Haida Gwaii project allows patients to reach health-care professionals via text
Project lead hopes texting will increase health-care access and reduce emergency room congestion
A new pilot project in northwestern B.C. will allow patients to contact their health team via text message.
Project lead Dr. Tracey Morton says the project — run out of a health-care clinic in Queen Charlotte on Haida Gwaii — is a little more involved than the pre-existing provincial nurses information hotline which offers more general advice.
"Here, people can discuss [specific] information with their care-provider team and it's linked to their chart. So we know — pretty much — their full medical history," he explained.
The project will enrol any interested patient in the service, Morton says, although he says those with chronic medical conditions like diabetes or high blood pressure might find it most useful.
On the clinic end, nurse practitioners and physicians will attempt to respond to queries within the day and add patient reports to medical charts.
"We imagine applications, such as a diabetic sharing their blood sugar level or those with chronic conditions sharing specific information about how they're doing and how they're feeling if they're starting a new treatment," Morton said.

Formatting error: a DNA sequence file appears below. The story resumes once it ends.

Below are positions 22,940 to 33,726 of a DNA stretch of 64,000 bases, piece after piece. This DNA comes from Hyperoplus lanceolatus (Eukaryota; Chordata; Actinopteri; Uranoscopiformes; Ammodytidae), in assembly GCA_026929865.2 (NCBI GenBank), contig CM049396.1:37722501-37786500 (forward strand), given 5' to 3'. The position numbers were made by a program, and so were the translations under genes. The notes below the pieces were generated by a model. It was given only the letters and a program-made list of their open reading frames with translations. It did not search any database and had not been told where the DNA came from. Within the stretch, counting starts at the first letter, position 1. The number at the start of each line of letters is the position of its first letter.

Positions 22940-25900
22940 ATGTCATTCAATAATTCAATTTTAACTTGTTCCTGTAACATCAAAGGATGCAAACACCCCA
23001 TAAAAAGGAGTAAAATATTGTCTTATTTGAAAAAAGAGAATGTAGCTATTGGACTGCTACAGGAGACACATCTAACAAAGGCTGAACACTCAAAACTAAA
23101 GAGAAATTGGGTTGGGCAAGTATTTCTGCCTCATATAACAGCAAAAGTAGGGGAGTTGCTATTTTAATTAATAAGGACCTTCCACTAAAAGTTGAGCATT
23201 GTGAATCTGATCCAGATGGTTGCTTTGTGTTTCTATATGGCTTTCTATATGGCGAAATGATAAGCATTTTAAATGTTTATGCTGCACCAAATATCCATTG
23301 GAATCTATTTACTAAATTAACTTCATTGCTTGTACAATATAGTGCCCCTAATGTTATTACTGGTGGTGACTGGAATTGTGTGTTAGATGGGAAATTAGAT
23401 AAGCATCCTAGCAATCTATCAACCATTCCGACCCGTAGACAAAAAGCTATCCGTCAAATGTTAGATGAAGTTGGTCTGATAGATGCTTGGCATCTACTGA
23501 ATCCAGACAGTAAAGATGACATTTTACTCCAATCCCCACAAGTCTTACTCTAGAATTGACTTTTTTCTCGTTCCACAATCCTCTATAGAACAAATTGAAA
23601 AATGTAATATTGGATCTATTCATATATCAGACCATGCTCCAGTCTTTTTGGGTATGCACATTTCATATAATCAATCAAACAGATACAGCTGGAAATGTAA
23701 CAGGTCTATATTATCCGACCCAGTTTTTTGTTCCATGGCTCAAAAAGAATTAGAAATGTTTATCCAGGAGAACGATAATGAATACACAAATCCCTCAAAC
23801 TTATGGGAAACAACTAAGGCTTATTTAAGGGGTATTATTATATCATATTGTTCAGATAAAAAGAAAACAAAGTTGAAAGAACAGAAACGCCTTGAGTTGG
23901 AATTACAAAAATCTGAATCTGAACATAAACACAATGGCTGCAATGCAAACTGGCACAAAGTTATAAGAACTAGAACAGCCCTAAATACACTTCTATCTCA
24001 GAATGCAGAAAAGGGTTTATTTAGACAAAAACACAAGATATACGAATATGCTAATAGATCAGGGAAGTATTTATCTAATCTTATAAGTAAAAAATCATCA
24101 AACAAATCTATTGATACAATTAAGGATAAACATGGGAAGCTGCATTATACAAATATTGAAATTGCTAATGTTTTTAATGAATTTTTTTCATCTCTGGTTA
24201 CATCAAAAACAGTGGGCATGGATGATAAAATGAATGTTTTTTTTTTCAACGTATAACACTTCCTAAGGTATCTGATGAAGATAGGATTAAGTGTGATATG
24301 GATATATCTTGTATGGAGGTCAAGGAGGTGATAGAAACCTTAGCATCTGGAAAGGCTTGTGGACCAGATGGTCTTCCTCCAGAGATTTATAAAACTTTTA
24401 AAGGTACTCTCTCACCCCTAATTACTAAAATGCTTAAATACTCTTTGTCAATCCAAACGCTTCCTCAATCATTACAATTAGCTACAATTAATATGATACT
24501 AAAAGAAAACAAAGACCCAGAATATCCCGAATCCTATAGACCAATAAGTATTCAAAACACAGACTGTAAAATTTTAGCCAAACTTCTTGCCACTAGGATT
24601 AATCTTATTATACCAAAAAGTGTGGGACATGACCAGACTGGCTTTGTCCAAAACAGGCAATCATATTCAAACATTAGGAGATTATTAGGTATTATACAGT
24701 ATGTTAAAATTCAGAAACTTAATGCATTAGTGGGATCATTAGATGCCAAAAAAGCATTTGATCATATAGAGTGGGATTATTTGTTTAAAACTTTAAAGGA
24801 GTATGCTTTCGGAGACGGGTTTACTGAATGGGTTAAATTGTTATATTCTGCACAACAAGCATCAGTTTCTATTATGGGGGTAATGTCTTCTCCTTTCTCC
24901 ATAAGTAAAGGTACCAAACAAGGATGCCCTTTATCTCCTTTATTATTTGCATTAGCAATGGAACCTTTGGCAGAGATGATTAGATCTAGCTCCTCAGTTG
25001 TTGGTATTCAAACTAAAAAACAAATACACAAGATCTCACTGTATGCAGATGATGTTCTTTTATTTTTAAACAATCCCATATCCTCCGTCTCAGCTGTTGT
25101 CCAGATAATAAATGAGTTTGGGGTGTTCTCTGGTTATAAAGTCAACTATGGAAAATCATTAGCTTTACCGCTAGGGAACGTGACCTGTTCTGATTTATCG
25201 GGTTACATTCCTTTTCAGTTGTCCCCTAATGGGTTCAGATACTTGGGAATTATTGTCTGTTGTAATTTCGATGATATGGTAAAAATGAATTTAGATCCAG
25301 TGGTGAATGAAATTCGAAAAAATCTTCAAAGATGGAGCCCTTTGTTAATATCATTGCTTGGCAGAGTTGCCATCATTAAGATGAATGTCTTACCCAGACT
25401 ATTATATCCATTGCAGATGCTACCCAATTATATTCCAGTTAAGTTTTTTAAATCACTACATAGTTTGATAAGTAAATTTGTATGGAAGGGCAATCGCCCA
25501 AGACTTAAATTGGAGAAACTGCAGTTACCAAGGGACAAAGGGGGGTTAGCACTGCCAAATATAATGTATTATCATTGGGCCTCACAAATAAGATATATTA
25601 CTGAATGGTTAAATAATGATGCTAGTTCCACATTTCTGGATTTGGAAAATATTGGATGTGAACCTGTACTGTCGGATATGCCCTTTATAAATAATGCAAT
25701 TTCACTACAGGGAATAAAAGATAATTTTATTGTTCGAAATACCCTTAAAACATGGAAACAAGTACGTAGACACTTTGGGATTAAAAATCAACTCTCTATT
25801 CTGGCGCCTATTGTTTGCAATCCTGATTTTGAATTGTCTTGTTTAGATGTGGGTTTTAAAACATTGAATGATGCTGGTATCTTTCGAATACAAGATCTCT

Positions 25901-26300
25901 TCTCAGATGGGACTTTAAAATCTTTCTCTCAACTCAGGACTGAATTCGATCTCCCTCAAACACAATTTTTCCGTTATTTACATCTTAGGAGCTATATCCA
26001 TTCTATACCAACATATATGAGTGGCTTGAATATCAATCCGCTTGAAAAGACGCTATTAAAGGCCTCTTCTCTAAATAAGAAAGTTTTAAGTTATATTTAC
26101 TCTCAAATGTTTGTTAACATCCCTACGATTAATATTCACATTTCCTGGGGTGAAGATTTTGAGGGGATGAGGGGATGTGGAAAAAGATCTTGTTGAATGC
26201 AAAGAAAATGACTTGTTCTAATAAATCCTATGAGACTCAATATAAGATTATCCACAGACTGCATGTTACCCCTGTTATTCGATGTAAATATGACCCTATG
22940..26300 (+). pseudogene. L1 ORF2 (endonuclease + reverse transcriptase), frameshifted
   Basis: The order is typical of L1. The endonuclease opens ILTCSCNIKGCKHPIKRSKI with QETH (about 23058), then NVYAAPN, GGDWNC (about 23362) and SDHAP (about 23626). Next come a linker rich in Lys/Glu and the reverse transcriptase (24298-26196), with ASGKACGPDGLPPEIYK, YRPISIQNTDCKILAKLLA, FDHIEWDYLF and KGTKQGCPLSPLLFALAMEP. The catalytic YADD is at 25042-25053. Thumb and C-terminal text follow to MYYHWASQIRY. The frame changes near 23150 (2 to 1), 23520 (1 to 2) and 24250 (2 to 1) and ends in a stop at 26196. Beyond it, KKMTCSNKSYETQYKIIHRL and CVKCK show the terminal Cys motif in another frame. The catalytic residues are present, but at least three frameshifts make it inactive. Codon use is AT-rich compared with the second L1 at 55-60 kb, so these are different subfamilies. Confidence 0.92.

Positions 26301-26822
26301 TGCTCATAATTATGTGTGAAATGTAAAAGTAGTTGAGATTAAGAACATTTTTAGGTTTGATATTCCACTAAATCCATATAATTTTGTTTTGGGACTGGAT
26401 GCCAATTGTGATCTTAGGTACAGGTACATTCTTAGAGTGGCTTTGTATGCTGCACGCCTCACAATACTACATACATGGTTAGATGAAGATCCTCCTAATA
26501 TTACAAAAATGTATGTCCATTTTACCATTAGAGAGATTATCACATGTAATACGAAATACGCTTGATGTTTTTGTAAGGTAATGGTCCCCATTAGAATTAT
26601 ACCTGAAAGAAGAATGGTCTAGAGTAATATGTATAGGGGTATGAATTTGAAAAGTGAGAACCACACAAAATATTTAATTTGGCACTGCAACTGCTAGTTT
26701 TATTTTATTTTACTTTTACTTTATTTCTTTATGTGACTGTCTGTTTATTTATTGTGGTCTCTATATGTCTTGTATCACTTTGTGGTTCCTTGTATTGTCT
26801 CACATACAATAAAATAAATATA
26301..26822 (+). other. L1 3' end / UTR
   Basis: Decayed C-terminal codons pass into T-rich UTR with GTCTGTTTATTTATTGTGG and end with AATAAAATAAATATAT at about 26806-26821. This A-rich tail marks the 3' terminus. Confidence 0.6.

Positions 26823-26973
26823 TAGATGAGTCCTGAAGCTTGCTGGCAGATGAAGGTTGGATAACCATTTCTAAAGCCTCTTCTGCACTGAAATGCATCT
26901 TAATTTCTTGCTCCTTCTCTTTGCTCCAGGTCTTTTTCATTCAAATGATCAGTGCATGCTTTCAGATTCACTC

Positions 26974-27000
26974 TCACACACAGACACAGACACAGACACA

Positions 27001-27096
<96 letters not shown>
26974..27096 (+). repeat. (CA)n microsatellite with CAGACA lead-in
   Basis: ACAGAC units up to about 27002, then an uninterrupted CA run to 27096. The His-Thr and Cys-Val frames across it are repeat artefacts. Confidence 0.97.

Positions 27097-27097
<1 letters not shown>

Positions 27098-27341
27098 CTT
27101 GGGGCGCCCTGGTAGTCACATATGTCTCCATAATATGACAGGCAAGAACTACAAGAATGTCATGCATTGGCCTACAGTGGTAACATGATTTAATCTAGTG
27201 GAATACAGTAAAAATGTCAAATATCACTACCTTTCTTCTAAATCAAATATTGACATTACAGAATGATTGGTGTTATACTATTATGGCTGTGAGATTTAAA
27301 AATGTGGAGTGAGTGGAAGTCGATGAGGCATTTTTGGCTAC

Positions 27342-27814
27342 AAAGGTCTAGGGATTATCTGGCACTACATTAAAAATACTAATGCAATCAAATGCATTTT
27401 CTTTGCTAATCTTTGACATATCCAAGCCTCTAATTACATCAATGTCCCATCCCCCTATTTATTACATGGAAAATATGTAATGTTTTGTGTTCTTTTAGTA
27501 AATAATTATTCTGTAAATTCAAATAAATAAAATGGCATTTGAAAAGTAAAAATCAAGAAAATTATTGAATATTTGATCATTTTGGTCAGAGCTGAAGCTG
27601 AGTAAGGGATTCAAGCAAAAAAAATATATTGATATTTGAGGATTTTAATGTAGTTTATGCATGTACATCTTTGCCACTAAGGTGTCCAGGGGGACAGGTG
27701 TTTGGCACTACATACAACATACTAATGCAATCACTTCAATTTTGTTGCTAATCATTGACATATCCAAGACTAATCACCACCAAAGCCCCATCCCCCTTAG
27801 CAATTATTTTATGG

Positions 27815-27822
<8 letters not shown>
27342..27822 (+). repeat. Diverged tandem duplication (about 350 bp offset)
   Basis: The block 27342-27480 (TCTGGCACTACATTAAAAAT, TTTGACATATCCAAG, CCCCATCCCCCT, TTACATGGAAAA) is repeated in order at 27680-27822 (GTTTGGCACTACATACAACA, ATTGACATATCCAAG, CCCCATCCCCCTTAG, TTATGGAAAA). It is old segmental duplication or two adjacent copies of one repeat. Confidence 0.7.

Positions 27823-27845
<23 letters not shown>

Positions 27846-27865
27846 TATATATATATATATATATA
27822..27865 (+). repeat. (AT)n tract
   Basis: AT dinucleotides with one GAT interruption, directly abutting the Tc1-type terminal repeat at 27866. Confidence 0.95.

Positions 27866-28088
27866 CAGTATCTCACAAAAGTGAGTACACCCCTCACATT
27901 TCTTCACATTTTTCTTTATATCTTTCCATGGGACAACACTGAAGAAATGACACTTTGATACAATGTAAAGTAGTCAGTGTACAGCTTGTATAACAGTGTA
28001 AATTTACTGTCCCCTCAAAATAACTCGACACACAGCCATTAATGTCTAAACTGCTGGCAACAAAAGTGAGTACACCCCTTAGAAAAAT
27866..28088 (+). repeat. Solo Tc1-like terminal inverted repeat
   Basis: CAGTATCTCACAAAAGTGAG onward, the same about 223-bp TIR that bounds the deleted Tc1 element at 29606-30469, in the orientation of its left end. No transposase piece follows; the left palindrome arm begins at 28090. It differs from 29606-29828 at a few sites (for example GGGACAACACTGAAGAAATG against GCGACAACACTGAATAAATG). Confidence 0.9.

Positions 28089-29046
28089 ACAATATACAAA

Inspired by Kenyan project
The inspiration for the service came from Morton's friend and colleague, Dr. Richard Lester, a University of British Columbia researcher who started a similar service for rural HIV patients in Kenya.
These patients had limited access to landline and in-person services, but cellphones were readily available. Through the texting project, nurses were able to follow up and better support patients.
"They found very successful uptake for those just starting HIV treatments which can be very complicated and often have many side effects," he said.
On Haida Gwaii, a remote island archipelego on B.C.'s North Coast, health care can also be a challenge, due to a lack of resources and people living far away from urban centres.
"For some practices here, it can be a few weeks wait for patients to see their doctor," Morton explained.
While he cautions the service won't replace emergency care, he said he hoped the service would provide a more efficient experience and eliminate time "playing phone tag."
The service officially launched on April 1 and is currently funded for two years.
Listen to the full interview with Dr. Tracey Morton on CBC's Daybreak North:
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